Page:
The Morgan Hill Unified School District is facing an annual budget deficit of more than $13 million by 2025, and may have to cut a number of staff and programs that have been funded by state and federal pandemic funds in recent years. 

The district’s board of education at a recent meeting heard an Interim Report on the district’s financial state. The presentation from MHUSD staff included multi-year projections that show a spending deficit of $13.06 million by fiscal year 2024-25, and $13.77 million by 2025-26 in the district’s unrestricted general fund. 

The district is projected to end the current fiscal year with an $8.7 million deficit, according to the staff report. 

MHUSD staff at the Dec. 12 meeting noted the deficit is largely due to the forthcoming lack of one-time revenues from the state of California and federal government, provided to the district to assist with the impact of the Covid-19 pandemic. 

These Covid funds accounted for about $16.8 million in revenue for MHUSD since 2020, and all of it has been spent, according to staff. 

“These are big numbers,” Penny Timboe, MHUSD Assistant Superintendent for Business Services, said at the Dec. 12 board meeting. “This is a level of deficit spending that is not sustainable, unfortunately. We have a heavy lift coming our way to determine how we’re going to address that deficit.”

Timboe told the board that the multi-year projections reflect the “status quo” of current expenses and revenues, and don’t account for any cuts that are likely necessary before the 2024-25 budget is approved. 

Without such cuts, the district would have to make up the deficit by spending heavily from its reserve fund, which currently holds about $31.3 million, Timboe explained. If the district were to balance the annual budget using only its reserves, it would draw that fund down to about $4.6 million over three years—maintaining a state-mandated level of 3% of the general fund while also spending about $2.7 million from another local “special reserve” fund.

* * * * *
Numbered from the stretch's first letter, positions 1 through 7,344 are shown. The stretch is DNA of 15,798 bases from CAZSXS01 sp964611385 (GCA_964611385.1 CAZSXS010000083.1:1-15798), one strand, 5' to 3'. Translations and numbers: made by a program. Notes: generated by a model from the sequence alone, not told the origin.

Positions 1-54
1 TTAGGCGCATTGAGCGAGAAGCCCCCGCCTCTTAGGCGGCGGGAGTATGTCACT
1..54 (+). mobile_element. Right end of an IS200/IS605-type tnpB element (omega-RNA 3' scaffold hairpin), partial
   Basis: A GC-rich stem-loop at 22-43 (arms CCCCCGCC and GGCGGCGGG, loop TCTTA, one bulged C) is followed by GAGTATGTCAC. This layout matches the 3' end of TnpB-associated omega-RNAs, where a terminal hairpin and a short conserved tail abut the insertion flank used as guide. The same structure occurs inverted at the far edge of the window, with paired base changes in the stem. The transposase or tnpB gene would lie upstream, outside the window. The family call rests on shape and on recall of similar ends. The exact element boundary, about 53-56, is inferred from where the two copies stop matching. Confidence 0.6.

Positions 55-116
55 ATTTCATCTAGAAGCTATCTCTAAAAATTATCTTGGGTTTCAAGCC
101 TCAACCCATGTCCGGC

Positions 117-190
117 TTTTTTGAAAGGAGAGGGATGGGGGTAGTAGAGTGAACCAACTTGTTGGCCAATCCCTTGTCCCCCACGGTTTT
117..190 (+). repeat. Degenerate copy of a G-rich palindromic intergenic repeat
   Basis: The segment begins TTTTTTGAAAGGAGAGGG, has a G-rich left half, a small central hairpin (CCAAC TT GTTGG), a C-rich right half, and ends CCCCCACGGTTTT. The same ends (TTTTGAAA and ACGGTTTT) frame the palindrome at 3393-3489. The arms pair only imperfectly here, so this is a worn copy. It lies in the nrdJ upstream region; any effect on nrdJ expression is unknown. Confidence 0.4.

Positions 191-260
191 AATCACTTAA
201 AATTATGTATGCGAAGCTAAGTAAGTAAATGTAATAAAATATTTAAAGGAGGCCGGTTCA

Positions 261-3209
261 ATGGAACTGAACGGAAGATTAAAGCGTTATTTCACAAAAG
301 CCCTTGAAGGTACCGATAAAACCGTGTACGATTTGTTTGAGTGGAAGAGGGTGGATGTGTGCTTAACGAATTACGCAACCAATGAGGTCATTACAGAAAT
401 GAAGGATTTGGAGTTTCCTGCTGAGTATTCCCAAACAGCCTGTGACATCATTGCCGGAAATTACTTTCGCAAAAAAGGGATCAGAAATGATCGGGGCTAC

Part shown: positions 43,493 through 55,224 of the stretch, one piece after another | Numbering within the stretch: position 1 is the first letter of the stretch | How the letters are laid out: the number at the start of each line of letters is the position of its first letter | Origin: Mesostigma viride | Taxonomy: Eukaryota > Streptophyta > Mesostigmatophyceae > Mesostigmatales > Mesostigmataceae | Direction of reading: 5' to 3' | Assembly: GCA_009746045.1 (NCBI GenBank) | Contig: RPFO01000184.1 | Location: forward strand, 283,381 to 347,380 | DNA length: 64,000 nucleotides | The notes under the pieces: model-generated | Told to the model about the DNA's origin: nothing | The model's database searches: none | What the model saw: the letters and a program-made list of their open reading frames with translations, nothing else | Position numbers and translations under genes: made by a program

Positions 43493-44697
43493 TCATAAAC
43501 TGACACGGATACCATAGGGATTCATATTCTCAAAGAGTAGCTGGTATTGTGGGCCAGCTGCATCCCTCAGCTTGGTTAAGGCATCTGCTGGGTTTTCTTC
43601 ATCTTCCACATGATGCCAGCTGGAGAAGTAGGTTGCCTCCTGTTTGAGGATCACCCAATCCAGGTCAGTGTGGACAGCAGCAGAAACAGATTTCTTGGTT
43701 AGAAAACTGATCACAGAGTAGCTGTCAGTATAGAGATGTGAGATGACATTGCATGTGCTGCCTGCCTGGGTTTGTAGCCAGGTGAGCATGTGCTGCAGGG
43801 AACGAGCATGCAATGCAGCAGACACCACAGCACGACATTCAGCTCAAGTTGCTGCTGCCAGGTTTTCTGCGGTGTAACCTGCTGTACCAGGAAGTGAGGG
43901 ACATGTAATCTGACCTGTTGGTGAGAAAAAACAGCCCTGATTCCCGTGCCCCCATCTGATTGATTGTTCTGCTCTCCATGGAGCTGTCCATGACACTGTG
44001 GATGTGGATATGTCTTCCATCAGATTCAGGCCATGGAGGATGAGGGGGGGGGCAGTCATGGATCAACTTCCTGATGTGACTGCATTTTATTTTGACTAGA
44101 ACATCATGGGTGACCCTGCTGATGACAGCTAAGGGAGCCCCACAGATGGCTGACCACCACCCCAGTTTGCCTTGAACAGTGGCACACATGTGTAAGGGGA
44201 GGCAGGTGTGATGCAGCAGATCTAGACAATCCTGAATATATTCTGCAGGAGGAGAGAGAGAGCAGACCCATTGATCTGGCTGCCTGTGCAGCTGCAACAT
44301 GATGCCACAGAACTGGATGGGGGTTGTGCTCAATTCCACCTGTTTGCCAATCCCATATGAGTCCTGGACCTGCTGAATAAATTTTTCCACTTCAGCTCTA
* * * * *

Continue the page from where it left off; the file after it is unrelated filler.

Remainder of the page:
However, trustees and MHUSD staff at the Dec. 12 meeting agreed that such a pace of reserve spending is unwise and unsustainable, and vowed to avoid that option. MHUSD officials are planning to spend the coming months determining exactly how to overcome the projected deficit with cuts and potential alternate sources of revenue. 

Timboe said staff will be “line by line, going through every item in the current budget” before next year’s budget is due. She noted there are numerous district staff positions that are funded but unfilled, which the board could reevaluate the need for in future years as MHUSD’s overall student attendance has been on the decline. 

“We are looking at every single grant opportunity that is out there right now” for additional revenue, Timboe added. 

Staff expect to provide the board with another budget update at the Jan. 23 meeting, Timboe said. By then, school officials will know more about the impact of the state’s 2024-25 budget, which Gov. Gavin Newsom proposed Jan. 10. 

MHUSD Trustee Mary Patterson said at the Dec. 12 meeting that the board has known all along that state and federal Covid-19 funds would not continue flowing in, and that the district had to spend that money almost as soon as it was received. 

“There will be no status quo. That is not a scenario for the future,” Patterson said of the possibility of solely using reserve funds to close the deficit. “It’s all about cutting…a lot of cutting and hopefully a lot of revenue to stop the pace of decline in our reserves.” 

In order to maintain a reserve of 17% in line with previous board policy, the district would have to cut a total of $6 million from its $99.6 million unrestricted general fund in 2024-25, and another $7 million in 2025-26, district staff said. 

Additional factors contributing to MHUSD’s projected deficit, according to Timboe, are an expected drop in the cost of living rate in Newsom’s budget; declining average daily attendance at MHUSD schools; and investment losses in employee retirement funds.